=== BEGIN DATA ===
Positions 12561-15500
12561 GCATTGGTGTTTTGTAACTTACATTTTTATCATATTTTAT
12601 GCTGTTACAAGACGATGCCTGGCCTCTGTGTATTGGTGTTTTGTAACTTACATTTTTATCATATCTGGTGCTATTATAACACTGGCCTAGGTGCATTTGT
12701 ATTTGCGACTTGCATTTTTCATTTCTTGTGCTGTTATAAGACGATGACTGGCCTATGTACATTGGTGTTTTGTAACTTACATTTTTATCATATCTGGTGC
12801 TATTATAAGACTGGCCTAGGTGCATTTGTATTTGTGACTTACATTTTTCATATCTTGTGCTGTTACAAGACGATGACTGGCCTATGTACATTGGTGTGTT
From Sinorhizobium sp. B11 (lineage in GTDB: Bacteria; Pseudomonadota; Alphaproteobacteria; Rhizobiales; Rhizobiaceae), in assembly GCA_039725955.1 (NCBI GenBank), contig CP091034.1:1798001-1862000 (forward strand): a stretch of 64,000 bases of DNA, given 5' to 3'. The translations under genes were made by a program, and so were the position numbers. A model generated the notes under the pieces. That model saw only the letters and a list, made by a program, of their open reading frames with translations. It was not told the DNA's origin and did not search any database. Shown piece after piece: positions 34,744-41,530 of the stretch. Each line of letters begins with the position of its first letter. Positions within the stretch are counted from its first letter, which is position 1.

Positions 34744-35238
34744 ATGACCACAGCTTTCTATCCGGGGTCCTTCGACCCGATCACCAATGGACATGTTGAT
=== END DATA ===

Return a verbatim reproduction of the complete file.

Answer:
Positions 12561-15500
12561 GCATTGGTGTTTTGTAACTTACATTTTTATCATATTTTAT
12601 GCTGTTACAAGACGATGCCTGGCCTCTGTGTATTGGTGTTTTGTAACTTACATTTTTATCATATCTGGTGCTATTATAACACTGGCCTAGGTGCATTTGT
12701 ATTTGCGACTTGCATTTTTCATTTCTTGTGCTGTTATAAGACGATGACTGGCCTATGTACATTGGTGTTTTGTAACTTACATTTTTATCATATCTGGTGC
12801 TATTATAAGACTGGCCTAGGTGCATTTGTATTTGTGACTTACATTTTTCATATCTTGTGCTGTTACAAGACGATGACTGGCCTATGTACATTGGTGTGTT
From Sinorhizobium sp. B11 (lineage in GTDB: Bacteria; Pseudomonadota; Alphaproteobacteria; Rhizobiales; Rhizobiaceae), in assembly GCA_039725955.1 (NCBI GenBank), contig CP091034.1:1798001-1862000 (forward strand): a stretch of 64,000 bases of DNA, given 5' to 3'. The translations under genes were made by a program, and so were the position numbers. A model generated the notes under the pieces. That model saw only the letters and a list, made by a program, of their open reading frames with translations. It was not told the DNA's origin and did not search any database. Shown piece after piece: positions 34,744-41,530 of the stretch. Each line of letters begins with the position of its first letter. Positions within the stretch are counted from its first letter, which is position 1.

Positions 34744-35238
34744 ATGACCACAGCTTTCTATCCGGGGTCCTTCGACCCGATCACCAATGGACATGTTGAT